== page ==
Nobel laureate Prof Wole Soyinka said yesterday that Labour Party (LP) knew its candidate February 25 presidential poll did not win.
The literary giant accused the LP leadership of trying to force “a lie” on Nigerians, especially youths, that Obi won the election.
According to a report published by The Cable, he spoke at an event titled: “The Lives of Wole Soyinka — A Dialogue”. The programme organised by “Africa in the World” took place yesterday in Stellenbosch, South Africa.
Soyinka, who was asked to react to his comment against Datti Baba-Ahmed, Obi’s running mate, after the general election, said the truth matters to him. He noted that many people always look for shortcuts.
According to him, he was armed with facts when he invaded a radio station in Ibadan in 1965 and not “relying on “third-hand information” about the result of the regional election.
Accusing the LP of taking over the organised Labour movement in the build-up to the election, he noted that Obi achieved “something remarkable” by breaking the monopoly of power established by the All Progressives Congress (APC) and the Peoples Democratic Party (PDP).
He said: “This recent election – two things happened first of all. One party took over the Labour movement, which is not my favourite movement, and then it became a regional party.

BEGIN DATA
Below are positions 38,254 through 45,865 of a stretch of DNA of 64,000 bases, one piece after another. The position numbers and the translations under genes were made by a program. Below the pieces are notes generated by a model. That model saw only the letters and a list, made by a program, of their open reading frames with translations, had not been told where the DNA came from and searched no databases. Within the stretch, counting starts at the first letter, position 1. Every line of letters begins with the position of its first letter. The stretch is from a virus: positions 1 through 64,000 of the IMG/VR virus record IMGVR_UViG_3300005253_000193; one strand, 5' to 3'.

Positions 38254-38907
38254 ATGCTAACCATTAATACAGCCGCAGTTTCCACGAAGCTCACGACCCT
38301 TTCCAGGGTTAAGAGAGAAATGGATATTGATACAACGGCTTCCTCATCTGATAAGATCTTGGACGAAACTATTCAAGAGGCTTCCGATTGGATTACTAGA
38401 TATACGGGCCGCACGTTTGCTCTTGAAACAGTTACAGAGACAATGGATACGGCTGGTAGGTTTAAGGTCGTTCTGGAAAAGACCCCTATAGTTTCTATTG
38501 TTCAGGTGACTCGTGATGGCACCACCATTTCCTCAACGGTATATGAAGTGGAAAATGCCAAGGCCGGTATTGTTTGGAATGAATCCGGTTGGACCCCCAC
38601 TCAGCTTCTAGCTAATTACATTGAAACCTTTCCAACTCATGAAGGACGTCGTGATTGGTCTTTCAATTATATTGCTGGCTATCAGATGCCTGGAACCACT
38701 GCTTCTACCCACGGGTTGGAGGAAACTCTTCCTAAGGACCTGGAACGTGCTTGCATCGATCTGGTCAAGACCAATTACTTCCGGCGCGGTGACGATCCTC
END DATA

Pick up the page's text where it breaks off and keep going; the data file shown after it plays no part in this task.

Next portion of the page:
“Whereas it was a marvellous breach into the established two camps. Peter Obi achieved something remarkable there, that he broke that mould. However, he did not win the election.
“I can say categorically that Peter Obi’s party came third not even second and the leadership knew it but they want to do what we call in Yoruba ‘gbajue’, that is force of lies.”
Soyinka also alleged that the LP leadership attempted to mobilise young people to protest against the outcome of the election on the “banner of lies and deceit”.
He said: “They were going to send some of the hardliners, proud young people into the street to demonstrate. I’m also ready to be among such demonstrators but only on the banner of truth not on lies, and deceit.”
Soyinka alleged that the LP wanted a post-election violence on the basis of a lie, adding that its vice presidential candidate went on television boasting, insisting, threatening and trying to intimidate both the judiciary and the rest.
He said: “What kind of government will result from that kind of conduct? In addition, they did not know this but they were being used.
“Before the election, there were certain clandestine forces, including some ex-generals, who were already calling for an interim government before the elections began.
“Some of them were known figures, including a proprietor of a university calling for an interim government before the election took place.”